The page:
Screen-based activities are associated with increased risk of obesity and contribute to physical inactivity and poor dietary habits. The primary aim of this study was to examine the associations among screen-based activities, physical activity, and dietary habits in school-aged children in Guadalajara, Puerto Vallarta, and Mexico City, Mexico. The secondary aim was to examine these associations across sex. The School Physical Activity and Nutrition survey was used to assess screen-based activities (TV watching, video game use, computer use), physical activity, and dietary habits. Organized activity/sports participation, unhealthy dietary habits, and household income were correlated with screen-based activities. While TV watching was associated with decreased participation in organized activity/sports participation, computer and video game use was associated with increased organized activity/sports participation. Boys engaged in more TV watching and video game use compared to girls. All screen-based activities were associated with age among boys; whereas video game and computer use were associated with higher income among girls. These findings suggest a need for sex- and age-specific strategies that acknowledge the differential use of screen-based activities across sex and age. Future research should continue to identify underlying correlates linking screen-based activities with health behaviors to inform strategies to reduce screen-time in Mexican children. Full article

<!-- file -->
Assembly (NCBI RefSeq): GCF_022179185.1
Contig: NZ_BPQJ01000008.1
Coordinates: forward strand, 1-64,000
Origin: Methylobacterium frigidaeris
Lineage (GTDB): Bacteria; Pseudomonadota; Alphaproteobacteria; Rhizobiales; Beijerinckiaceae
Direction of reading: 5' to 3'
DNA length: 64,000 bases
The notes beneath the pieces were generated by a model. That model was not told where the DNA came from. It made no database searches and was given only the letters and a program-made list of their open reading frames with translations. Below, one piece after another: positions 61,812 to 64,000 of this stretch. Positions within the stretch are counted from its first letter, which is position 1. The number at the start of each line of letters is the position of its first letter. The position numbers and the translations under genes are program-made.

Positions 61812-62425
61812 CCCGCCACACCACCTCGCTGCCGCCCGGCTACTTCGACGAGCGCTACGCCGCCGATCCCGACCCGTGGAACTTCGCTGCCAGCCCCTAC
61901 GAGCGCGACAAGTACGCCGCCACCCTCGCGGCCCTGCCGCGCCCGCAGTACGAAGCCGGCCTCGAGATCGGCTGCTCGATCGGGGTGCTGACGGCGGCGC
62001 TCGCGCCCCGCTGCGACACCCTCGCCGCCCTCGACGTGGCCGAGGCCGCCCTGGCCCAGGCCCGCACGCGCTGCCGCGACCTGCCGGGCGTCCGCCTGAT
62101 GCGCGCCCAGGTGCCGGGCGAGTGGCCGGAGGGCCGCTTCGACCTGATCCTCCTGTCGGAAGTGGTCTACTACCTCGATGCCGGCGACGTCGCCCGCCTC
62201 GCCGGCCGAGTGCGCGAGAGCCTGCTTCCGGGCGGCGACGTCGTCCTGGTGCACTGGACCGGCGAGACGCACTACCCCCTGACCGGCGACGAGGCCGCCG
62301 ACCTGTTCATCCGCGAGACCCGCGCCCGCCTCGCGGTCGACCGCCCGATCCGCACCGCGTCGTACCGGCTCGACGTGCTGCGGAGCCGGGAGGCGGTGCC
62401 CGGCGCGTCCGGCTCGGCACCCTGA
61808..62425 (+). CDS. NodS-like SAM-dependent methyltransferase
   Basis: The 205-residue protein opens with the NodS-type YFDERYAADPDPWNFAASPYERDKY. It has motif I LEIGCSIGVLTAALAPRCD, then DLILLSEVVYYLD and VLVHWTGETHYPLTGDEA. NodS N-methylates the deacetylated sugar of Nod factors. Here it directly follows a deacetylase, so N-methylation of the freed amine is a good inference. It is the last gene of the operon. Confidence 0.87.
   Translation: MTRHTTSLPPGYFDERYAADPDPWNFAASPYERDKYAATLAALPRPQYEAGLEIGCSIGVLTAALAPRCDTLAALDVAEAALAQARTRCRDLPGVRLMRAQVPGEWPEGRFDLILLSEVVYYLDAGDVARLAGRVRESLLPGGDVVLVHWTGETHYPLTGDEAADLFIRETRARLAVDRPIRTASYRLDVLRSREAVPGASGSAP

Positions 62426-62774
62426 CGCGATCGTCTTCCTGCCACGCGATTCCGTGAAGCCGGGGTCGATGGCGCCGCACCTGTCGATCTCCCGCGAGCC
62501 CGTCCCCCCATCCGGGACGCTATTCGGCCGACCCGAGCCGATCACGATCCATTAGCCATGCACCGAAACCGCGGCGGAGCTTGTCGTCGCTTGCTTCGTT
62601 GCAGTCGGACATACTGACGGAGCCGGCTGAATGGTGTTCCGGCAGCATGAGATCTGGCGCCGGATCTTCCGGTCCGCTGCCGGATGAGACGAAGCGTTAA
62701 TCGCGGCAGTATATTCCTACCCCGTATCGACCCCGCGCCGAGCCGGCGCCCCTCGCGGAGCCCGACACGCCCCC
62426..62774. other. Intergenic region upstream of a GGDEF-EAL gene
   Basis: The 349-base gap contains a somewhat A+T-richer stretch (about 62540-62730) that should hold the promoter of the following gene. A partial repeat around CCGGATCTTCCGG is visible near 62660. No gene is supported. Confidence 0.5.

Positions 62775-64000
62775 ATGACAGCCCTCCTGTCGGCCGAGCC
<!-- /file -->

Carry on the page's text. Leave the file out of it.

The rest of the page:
(This article belongs to the Special Issue Innovations in Children’s Diet-Related Behaviors)